Meanwhile, with a mini-boom in the housing market, we still have very low levels of building in Auckland and Christchurch. Perhaps someone needs to start pointing the finger at the council (and government) control freaks.

    Comment by swan — November 10, 2012 @ 9:09 pm

  12. “If nothing else, this will be an interesting field trial for central bank independence. “
    Remind me why we have Reserve Bank independence again? Oh, that’s right, because we don’t want to follow nutty, ideological, hare-brained theories…. like leaving everything to an RBNZ obsessed with one economic factor only.

    To be fair, swan makes a good point – RBNZ is supposed to be independent to ensure govt doesn’t evaporate monetary value by tinkering for short-term election cycle benefits. However, that does seem to ignore the evidence that the RBNZ are as blinkered as a clydesdale on the downsides to preserving monetary value we are currently experiencing.

    My vote? Nationalise the RBNZ (without compensation) and tell Key to show us how wonderful he is at setting monetary policy to achieve his economic goals. Then we can at least have a good laugh when the next jump in unemployment comes out.

    @ swan – lack of building in Auckland and Chch has nothing to do with council control freakery; everything to do with a failed free market approach to building. Our system is based on owner-operator builders, with similar contractors and subbies, and sub-sub-sub-subbies…. none of whom have the capital to order a Chinese takeaway on Friday night (the more successful builders have their capital tied up in trucks, diggers, etc). So the actual builders don’t have the coin or equity to buy the land and develop it. Which leaves property development to the wealthy investors, who are happy to sit on their landbanks and watch values rise as the housing shortage grows. Sure, they’ll trickle out a small supply of homes, but not enough to slow their speculative capital value growth (unlike the builders, who would keep building, as they need the regular income).

    Basically, we are short of a big cashed up investor who is willing to get builders in regular work creating enough houses for everyone to live in without big house price rises. I wonder where we could find such an investor? Perhaps we should ask our good mate Housing NZ?

    Comment by bob — November 11, 2012 @ 12:40 am

  13. Housing NZ are a big cashed up investor*? Jees, don’t tell Treasury.

    * Unless you mean they have access to govt funding? From a govt that is having to borrow money to pay public service salaries…?

    Comment by Clunking Fist — November 11, 2012 @ 9:49 am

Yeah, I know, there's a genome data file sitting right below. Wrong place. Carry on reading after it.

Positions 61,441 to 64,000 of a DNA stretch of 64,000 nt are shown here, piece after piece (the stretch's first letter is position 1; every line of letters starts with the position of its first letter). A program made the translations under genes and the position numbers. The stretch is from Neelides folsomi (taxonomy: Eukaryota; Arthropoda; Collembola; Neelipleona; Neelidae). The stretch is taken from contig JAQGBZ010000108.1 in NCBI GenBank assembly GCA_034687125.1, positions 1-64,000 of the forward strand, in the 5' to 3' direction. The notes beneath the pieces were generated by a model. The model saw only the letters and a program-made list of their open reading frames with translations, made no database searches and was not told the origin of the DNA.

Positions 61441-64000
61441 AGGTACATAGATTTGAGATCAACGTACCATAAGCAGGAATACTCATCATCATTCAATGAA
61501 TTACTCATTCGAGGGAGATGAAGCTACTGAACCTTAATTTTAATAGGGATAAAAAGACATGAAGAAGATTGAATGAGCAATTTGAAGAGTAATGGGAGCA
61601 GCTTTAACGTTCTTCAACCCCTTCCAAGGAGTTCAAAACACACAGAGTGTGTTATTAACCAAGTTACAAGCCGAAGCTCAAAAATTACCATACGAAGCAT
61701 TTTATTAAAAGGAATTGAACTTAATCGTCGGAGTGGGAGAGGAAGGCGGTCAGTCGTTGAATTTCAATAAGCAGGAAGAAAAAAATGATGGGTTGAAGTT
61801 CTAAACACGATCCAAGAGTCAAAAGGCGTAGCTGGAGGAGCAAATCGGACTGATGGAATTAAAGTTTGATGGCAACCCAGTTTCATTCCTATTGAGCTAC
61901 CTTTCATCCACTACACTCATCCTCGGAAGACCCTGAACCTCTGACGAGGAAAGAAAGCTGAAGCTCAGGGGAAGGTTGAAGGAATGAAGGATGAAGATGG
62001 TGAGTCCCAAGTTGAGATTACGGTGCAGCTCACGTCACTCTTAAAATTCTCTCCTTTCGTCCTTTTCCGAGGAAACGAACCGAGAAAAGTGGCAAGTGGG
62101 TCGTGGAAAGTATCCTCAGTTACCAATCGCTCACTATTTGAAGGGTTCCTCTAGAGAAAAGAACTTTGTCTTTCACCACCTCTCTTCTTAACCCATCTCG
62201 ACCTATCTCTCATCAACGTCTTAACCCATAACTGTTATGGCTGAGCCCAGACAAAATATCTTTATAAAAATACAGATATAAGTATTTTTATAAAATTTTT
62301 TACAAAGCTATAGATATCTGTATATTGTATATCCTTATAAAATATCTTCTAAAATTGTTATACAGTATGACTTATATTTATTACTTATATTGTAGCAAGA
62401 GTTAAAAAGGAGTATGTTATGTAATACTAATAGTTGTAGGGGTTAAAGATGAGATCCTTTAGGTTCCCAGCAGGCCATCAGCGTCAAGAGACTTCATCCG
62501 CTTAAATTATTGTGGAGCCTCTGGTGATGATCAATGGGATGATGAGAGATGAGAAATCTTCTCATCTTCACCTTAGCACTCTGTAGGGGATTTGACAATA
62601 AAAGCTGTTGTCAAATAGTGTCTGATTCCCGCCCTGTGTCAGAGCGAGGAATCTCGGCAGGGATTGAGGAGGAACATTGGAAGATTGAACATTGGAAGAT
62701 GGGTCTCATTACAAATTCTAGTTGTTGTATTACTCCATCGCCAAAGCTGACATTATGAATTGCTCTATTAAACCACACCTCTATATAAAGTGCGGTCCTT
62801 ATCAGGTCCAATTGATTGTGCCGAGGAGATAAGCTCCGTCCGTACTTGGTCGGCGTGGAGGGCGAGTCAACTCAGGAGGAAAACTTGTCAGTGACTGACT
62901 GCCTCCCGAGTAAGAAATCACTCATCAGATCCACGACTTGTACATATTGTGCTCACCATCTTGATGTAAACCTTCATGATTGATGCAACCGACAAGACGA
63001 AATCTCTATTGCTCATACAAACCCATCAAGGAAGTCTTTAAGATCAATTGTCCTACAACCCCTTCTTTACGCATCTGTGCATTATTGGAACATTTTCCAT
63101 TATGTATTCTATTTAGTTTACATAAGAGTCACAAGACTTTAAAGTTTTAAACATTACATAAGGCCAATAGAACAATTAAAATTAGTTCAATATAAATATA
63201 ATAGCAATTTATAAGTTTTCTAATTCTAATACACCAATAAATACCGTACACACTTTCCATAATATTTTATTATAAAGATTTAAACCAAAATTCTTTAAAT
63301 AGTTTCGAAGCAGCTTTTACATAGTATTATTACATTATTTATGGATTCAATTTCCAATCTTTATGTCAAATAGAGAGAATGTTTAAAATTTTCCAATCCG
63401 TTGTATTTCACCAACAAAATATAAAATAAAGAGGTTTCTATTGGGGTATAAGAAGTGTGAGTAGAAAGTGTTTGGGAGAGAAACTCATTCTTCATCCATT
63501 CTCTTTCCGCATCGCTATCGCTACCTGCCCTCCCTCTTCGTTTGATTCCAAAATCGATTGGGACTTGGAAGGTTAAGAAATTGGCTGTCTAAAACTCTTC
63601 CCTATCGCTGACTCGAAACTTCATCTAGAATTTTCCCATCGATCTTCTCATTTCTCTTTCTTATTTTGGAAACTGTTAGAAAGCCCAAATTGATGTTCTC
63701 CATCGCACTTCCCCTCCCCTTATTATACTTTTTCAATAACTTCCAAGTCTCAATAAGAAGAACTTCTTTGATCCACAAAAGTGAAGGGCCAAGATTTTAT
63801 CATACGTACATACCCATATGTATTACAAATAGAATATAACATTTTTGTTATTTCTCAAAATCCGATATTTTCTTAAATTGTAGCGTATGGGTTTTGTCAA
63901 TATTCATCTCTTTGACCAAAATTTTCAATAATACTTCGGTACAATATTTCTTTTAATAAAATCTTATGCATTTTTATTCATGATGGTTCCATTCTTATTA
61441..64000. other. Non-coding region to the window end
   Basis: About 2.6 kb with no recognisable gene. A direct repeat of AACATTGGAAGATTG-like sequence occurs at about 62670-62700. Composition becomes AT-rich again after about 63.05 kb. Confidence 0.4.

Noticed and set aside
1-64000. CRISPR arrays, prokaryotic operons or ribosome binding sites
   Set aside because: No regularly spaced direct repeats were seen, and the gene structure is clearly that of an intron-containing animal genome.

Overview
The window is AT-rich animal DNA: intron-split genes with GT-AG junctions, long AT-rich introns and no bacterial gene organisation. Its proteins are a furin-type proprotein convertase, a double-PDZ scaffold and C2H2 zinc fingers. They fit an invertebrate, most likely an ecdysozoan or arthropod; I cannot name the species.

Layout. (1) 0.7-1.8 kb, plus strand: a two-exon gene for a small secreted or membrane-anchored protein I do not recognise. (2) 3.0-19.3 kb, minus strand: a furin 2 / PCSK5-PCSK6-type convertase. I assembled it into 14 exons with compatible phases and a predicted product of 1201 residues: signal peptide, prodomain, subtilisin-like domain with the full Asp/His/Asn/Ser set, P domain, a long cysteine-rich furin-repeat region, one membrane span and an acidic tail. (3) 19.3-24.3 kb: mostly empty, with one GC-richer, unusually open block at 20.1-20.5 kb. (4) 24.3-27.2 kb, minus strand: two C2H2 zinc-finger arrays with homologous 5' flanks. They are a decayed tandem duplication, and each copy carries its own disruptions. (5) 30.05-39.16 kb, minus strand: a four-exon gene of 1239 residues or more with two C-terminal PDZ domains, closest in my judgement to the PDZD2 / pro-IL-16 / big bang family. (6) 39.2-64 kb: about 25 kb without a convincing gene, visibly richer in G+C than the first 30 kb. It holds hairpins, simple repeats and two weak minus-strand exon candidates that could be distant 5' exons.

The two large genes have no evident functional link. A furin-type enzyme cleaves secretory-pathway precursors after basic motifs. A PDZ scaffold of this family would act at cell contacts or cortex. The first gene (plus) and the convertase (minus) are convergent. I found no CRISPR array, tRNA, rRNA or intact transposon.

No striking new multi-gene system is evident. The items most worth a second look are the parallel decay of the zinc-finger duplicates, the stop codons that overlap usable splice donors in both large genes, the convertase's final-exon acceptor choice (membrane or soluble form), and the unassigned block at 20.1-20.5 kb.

14. It’s not the public sector that’s holding up rebuilding in Christchurch – it’s the private sector.

    Banks won’t lend and builders won’t build without insurance, and the insurance companies have been very wary about lending because of the earthquake risk. Also, subdividers are competing with one another to make their subdivisions the ‘higher-class’ ones, by setting minimum floor areas for houses to be built on them (meaning that if you lost a small house, and had an insurance payout to build a new small house, you struggle to get a site where they will let you build as house of a size you can afford), and they also generally banned people from shifting existing houses from red-zoned land to the new subdivisions. This means there has been an exodus of houses from Christchurch being shifted to other parts of the country, even while Chrtistchurch was the place where the demand for houses was highest, because people couldn’t get land in Christchurch to put them on.

    People who worship the wisdom of the market should be happy about how slowly the Christchurch rebuild has been going, because it is the market in its infinite wisdom that has decided to keep Christchurch people homeless.

    Comment by kahikatea — November 11, 2012 @ 2:57 pm

  15. Wow! I was thinking mostly of Auckland when I commented on building kahikatea, but what you say is scandalous – the National government seems hellbent on destroying Christchurch people’s lives. What possible reason could they give for not letting people shift an undamaged (or lightly damaged) house from a red zone to safe land? Other than their desire to create a speculative property crisis, and hence, extra profits.

    Comment by bob — November 11, 2012 @ 3:23 pm

  16. “Also, subdividers are competing with one another to make their subdivisions the ‘higher-class’ ones, by setting minimum floor areas for houses to be built on them (meaning that if you lost a small house, and had an insurance payout to build a new small house, you struggle to get a site where they will let you build as house of a size you can afford), and they also generally banned people from shifting existing houses from red-zoned land to the new subdivisions.”

    The reason for this? There is fundamentally tight supply thanks to regulation. If there was no such thing as a council banning subdivision, there would be enough supply to cater for all sectors of the market – like in the rest of the economy.

    Bob – the banks are falling over themselves to lend against housing. There is no shortage of access to capital.

    Comment by swan — November 11, 2012 @ 3:43 pm

  17. I have no interest in lower NZ$. It would just mean that everyone gets a big pay cut….but that those earning the inflated dollars derived from foreign currency conversion would be somewhat insulted. That translates to me as sacrificing the living standards of the 90% of Kiwis so a a few thousand farmers and other exporters can tread water on import costs while we all pay more and more. Maybe I’m missing something…..but that just seems dumb.

    Comment by Steve (@nza1) — November 11, 2012 @ 6:49 pm

  18. Translation: “insulted” should be “insulated”

    Comment by Steve (@nza1) — November 11, 2012 @ 6:50 pm